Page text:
Applied Evidence

How to discuss sex with elderly patients

Author and Disclosure Information

The need for sexual intimacy doesn’t decrease in older adults, though activity may decline and disorders or circumstances can interfere. Here’s how to address the topic in a way that is candid—and therapeutic.


 

References

PRACTICE RECOMMENDATIONS

› Keep in mind that elderly patients may want to discuss matters of sexuality but can also be embarrassed, fearful, or reluctant to do so with a younger caregiver. C
› Consider making a patient’s sexual history part of your general health screening, perhaps using the PLISSIT model for facilitating discussion. C

Strength of recommendation (SOR)

A Good-quality patient-oriented evidence
B Inconsistent or limited-quality patient-oriented evidence
C Consensus, usual practice, opinion, disease-oriented evidence, case series

Sexuality is a central aspect of being human. It encompasses sex, gender identities and roles, sexual orientation, pleasure, eroticism, and intimacy, and is a major contributor to an individual’s quality of life and sense of wellbeing.1,2 Positive sexual relationships and behaviors are integral to maintaining good health and general well-being later in life, as well.2,3 Cynthia Graber, a reporter with Scientific American, reported that sex is a key reason retirees have a happy life.4

While there is a decline in sexual activity with age, a great number of men and women continue to engage in vaginal or anal intercourse, oral sex, and masturbation into the eighth and ninth decades of life.2,5 In a survey conducted among married men and women, about 90% of respondents between the ages of 60 and 64 and almost 30% of those older than age 80 said they were still sexually active.2 Another study reported that 62% of men and 30% of women 80 to 102 years of age were still sexually active.6 However, sexuality is rarely discussed with the elderly, and most physicians are unsure about how to handle such conversations.7

The baby boomer population is aging in the United States and elsewhere. By 2030, 20% of the US population will be ≥65 years old, and 4% (3 million) will be lesbian, gay, bisexual, transgender, and queer (LGBTQ) elderly adults.3,8 Given the impact of sex on maintaining quality of life, it is important for health care providers to be comfortable discussing sexuality with the elderly.9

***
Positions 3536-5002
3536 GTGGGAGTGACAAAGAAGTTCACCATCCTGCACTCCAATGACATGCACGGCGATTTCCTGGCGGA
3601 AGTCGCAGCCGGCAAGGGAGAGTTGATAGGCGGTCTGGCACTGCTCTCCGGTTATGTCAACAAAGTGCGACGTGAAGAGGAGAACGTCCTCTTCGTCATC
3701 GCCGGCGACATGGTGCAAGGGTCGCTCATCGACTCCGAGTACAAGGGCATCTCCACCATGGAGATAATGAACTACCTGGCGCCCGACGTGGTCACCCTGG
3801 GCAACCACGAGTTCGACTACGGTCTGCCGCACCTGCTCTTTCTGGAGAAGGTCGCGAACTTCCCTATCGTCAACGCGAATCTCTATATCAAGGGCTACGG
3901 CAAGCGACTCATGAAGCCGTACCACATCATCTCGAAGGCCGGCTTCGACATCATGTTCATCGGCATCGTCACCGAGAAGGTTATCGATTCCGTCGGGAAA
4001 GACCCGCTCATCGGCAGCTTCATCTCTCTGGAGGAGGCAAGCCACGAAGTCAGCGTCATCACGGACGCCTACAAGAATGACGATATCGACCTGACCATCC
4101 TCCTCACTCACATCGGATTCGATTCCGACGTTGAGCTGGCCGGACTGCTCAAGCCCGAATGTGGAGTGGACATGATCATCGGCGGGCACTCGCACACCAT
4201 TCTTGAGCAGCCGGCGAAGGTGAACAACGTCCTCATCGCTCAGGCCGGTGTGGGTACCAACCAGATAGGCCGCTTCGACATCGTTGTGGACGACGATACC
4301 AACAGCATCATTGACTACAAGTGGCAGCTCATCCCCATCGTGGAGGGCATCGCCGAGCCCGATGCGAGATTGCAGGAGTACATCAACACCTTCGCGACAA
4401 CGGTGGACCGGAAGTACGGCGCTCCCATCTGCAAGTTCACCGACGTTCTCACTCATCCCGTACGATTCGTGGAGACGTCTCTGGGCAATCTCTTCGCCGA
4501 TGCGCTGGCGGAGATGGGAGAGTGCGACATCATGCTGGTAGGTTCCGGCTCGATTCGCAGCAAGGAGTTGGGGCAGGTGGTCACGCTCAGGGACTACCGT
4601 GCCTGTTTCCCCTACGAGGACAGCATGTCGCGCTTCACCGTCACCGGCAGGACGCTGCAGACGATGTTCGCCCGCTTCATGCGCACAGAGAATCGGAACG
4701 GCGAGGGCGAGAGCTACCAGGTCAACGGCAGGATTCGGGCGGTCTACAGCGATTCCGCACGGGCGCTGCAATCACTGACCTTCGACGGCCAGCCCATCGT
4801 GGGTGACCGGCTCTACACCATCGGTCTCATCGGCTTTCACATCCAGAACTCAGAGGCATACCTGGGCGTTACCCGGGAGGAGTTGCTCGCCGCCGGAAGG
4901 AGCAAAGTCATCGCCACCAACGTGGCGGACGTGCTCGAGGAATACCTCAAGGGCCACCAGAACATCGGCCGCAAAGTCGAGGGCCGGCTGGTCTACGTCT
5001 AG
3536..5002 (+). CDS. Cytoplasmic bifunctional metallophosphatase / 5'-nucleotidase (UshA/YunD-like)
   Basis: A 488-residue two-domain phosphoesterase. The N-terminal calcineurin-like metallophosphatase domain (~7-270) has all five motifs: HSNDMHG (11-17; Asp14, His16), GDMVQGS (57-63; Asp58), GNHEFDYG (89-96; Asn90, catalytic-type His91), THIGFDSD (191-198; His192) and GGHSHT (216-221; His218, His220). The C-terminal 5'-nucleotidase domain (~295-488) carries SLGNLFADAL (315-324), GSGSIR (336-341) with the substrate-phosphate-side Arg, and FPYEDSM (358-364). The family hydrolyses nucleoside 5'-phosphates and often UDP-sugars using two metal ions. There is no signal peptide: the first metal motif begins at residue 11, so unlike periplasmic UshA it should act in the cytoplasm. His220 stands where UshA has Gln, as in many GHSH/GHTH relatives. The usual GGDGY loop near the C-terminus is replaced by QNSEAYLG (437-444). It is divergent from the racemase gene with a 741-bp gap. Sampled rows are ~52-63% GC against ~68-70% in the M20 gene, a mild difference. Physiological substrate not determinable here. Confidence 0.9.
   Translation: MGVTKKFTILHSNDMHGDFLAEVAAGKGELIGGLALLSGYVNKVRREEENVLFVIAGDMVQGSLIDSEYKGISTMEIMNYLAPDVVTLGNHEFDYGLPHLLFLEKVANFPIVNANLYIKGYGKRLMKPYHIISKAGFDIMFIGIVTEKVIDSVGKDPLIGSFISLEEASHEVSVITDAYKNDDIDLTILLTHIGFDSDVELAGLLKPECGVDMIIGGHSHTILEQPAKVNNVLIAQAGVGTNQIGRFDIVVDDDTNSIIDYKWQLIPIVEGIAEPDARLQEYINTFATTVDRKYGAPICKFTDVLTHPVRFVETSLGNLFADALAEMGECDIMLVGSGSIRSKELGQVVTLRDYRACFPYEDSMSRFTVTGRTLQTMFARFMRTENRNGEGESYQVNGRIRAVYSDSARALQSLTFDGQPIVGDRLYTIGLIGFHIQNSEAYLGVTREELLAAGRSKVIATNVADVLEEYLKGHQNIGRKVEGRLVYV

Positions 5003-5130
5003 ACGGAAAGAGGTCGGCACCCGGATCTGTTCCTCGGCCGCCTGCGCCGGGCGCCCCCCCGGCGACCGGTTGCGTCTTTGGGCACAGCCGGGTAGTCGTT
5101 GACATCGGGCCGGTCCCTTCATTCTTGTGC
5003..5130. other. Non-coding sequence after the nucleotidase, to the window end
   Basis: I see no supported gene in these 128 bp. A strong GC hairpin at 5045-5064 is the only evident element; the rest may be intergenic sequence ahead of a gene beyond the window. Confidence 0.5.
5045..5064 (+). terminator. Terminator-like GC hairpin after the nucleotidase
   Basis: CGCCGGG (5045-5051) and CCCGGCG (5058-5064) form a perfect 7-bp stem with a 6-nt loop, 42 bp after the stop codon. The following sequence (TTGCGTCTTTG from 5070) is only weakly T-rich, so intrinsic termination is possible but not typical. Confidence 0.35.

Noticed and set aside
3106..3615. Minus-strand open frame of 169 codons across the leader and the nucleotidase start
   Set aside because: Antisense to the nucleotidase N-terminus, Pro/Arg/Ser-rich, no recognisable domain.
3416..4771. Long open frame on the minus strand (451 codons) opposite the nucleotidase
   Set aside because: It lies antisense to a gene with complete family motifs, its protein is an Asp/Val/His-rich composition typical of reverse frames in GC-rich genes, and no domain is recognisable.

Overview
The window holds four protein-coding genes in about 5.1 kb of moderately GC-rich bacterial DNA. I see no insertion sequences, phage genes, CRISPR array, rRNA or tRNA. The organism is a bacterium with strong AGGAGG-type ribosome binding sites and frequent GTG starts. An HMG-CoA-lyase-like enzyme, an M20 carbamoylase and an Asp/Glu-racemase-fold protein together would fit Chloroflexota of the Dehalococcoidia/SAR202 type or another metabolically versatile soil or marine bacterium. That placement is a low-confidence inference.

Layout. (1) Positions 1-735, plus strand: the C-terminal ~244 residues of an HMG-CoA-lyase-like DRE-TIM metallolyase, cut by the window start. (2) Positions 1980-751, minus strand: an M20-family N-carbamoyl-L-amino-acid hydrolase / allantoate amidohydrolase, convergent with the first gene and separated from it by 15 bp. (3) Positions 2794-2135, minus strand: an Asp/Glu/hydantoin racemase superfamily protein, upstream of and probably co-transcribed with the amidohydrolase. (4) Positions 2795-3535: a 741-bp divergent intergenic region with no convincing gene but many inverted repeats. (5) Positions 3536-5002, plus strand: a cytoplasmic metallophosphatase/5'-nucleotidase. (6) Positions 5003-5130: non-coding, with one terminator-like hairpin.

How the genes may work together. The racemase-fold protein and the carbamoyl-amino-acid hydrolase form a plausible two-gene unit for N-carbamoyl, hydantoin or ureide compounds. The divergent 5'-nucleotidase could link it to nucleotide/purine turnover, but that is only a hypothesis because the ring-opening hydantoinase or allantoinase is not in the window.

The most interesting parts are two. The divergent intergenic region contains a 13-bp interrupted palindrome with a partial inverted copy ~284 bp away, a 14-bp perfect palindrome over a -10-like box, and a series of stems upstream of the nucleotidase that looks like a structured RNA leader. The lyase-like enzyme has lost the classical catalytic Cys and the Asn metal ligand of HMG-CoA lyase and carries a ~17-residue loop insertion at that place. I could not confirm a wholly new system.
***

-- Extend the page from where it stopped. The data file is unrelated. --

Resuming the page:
Barriers to discussing sexuality

Physician barriers

Primary care physicians typically are the first point of contact for elderly adults experiencing health problems, including sexual dysfunction. According to the American Psychological Association, sex is not discussed enough with the elderly. Most physicians do not address sexual health proactively, and rarely do they include a sexual history as part of general health screening in the elderly.2,10,11 Inadequate training of physicians in sexual health is likely a contributing factor.5 Physicians also often feel discomfort when discussing such matters with patients of the opposite sex.12 (For a suggested approach to these conversations, see “Discussing sexuality with elderly patients: Getting beyond ‘don’t ask, don’t tell,” below.) With the increasing number of LGBTQ elderly adults, physicians should not assume their patients have any particular sexual behavior or orientation. This will help elderly LGBTQ patients feel more comfortable discussing their sexual health needs.8

In a study of married men and women, almost 30% of those older than age 80 said they were still sexually active.The PLISSIT model, developed in 1976 by clinical psychologist Dr. Jack Annon, can facilitate a discussion of sexuality with elderly patients.11,13 First, the healthcare provider seeks permission (P) to discuss sexuality with the patient. After permission is given, the provider can share limited information (LI) about sexual issues that affect the older adult. Next, the provider may offer specific suggestions (SS) to improve sexual health or resolve problems. Finally, referral for intensive therapy (IT) may be needed for someone whose sexual dysfunction goes beyond the scope of the health care provider’s expertise. In 2000, open-ended questions were added to the PLISSIT model to more effectively guide an assessment of sexuality in older adults13,14:
• Can you tell me how you express your sexuality?
• What concerns or questions do you have about fulfilling your continuing sexual needs?
• In what ways has your sexual relationship with your partner changed as you have aged?

Many physicians have only a vague understanding of the sexual needs of the elderly, and some may even consider sexuality among elderly people a taboo.5 The reality is that elderly adults need to be touched, held, and feel loved, and this does not diminish with age.15-17 Unfortunately, many healthcare professionals have a mindset of, “I don’t want to think about my parents having sex, let alone my grandparents.” It is critical that physicians address intimacy needs as part of a medical assessment of the elderly.

Loss of physical and emotional intimacy is profound and often ignored as a source of suffering for the elderly. Most elderly patients want to discuss sexual issues with their physician, according to the Global Study of Sexual Attitudes among men and women ages 40 to 80 years.18 Surprisingly, even geriatricians often fail to take a sexual history of their patients. In one study, only 57% of 120 geriatricians surveyed routinely took a sexual history, even though 97% of them believed that patients with sexual problems should be managed further.1

Next Article: